The Montana Film Office is glad to  announce that the Flathead Lake International Cinemafest (FLIC) is going full steam towards its January 24 opening.

Nestled along the beautiful shores of Flathead Lake, FLIC is entering its second year of screening films from around the world. Entries came from across the globe to be screening for audiences in the valley.

Films will screen all day Saturday and Sunday, with an after party taking place for the public to mingle with the featured filmmakers on Saturday night. Opening night will feature Polson filmmaker Brooke Pepion Swaney and her film “Okay Breath Auralee” [...]

A reel boost as Glasgow Film Festival hosts 60 premieres

The UK premiere of acclaimed director Wes Anderson’s new movie The Grand Budapest Hotel is one of 60 first screenings that cinema-goers can look forward to at the 10th Glasgow Film Festival.

Next month’s event also boasts the Scottish premiere of Under The Skin, which was filmed in the city and stars Hollywood actress Scarlett Johansson as an alien who seduces male hitchhikers.

Other events on the programme, which runs from February 20 to March 2, include film screenings in unusual locations around Glasgow.

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Eureka Springs Indie Film Fest Begins Thursday

Film enthusiasts from across the Ozarks and beyond will gather in Eureka Springs this weekend for the first-ever Eureka Springs Indie Film Fest at the City Auditorium.

The event celebrating the art of independent filmmaking will feature a series of “Made in Arkansas” films and shorts, special guest speakers and workshops.

Festival organizer Teresa DeVito…

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Year-End: UK Tax Breaks Too Much Of A Good Thing? Tasty Danish Offerings; French Film Biz Blues; Germany, Russia, Italy, Spain

The UK emerged in 2013 as an increasingly attractive location destination with new and expanded tax credits – but can it stand the bulge? Hollywood has cozied up to Britain, not only bringing its films there to shoot, but now its TV programs while it also continues to plumb it as a source of original drama to be remade in the U.S. Across the Channel, after a wake-up call in the waning days of 2012 by France‘s influential Vincent Maraval of Wild Bunch, the local industry spent 2013 debating its rich subsidy system that’s spent big (too big?) on talent. Germany‘s local share of the box office is expected to be down for 2013, only slightly, but it’s been fertile ground for the studios working in local language. Meanwhile, Olympics host Russia is seeing its star rise while Italy and Spain are still undergoing financial woes. And yet, nothing seems rotten in the state of Denmark where the box office is top heavy with local films and a new drama series could be the Danes’ answer to Downton Abbey. Here’s a look back at 2013 and some glimpses of what 2014 may hold…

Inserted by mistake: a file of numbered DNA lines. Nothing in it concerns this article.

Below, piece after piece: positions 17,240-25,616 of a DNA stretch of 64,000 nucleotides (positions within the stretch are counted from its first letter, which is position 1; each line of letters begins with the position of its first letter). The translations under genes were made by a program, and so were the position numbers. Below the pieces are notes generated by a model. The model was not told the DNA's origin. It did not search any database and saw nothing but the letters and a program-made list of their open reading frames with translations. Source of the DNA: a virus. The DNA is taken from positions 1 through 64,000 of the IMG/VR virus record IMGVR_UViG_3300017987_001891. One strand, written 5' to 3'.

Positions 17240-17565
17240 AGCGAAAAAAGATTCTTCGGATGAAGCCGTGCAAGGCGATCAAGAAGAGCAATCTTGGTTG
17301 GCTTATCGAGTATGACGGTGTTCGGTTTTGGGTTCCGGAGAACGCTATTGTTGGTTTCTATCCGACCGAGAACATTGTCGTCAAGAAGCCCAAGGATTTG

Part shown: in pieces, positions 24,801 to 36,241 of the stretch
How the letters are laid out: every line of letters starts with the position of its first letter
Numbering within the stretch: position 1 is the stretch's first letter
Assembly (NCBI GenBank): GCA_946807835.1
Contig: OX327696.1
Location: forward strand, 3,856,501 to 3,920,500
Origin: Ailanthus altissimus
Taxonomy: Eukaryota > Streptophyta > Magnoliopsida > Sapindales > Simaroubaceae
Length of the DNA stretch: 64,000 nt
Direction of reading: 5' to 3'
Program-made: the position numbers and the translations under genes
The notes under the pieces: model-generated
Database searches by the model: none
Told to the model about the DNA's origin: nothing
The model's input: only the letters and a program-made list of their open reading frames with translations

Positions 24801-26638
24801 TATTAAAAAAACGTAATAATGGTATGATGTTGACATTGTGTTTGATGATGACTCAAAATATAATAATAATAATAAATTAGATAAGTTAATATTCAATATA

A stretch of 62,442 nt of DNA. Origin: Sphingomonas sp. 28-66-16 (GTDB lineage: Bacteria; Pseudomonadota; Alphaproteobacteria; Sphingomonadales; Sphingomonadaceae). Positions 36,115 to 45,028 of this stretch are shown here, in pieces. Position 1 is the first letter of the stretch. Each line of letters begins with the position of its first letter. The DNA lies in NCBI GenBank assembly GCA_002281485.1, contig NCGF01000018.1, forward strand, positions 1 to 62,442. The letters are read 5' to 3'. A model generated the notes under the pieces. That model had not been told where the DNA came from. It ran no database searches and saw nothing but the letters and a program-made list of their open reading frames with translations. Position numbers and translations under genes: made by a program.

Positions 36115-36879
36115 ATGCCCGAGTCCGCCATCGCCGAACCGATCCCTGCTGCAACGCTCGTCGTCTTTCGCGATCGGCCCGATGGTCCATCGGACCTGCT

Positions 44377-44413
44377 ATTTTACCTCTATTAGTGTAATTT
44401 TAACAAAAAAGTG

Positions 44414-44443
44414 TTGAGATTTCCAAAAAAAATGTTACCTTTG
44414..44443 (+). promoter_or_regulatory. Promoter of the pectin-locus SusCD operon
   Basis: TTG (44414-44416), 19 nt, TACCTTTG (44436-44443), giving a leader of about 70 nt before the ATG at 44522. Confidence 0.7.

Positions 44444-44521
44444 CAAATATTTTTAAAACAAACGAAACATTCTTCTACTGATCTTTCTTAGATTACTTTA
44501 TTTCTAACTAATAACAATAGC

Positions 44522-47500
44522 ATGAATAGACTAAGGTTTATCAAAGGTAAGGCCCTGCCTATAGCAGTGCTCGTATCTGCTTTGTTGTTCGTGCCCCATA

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Attention, Filmmakers: Here’s the Distribution Advice You Need to Read

Thom Powers is the documentary programmer for the Toronto International Film Festival; and artistic director for the Montclair Film Festival, DOC NYC festival, and Stranger Than Fiction screening series at IFC Center. He also programs for the Miami International Film Festival and teaches at the School of Visual Arts.

Over at the Stranger Than Fiction web site, Powers writes about how filmmakers can make better deals for themselves in all distribution channels:  theatrical, television, digital and international. He also gets input from filmmakers, publicists and sales agents on topics such as digital rights, educational rights and deal terms. Though his focus on documentary film, his advice works for all independent filmmakers. Read his full article here.

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British Film Institute Picks 16 Animation Projects to Benefit From Tax Credits

LONDON — The British Film Institute said the planned remake of the British animation classic The Clangers and Mouse and Mole at Christmas are among the first to be certified to benefit from the animation tax relief system introduced in April.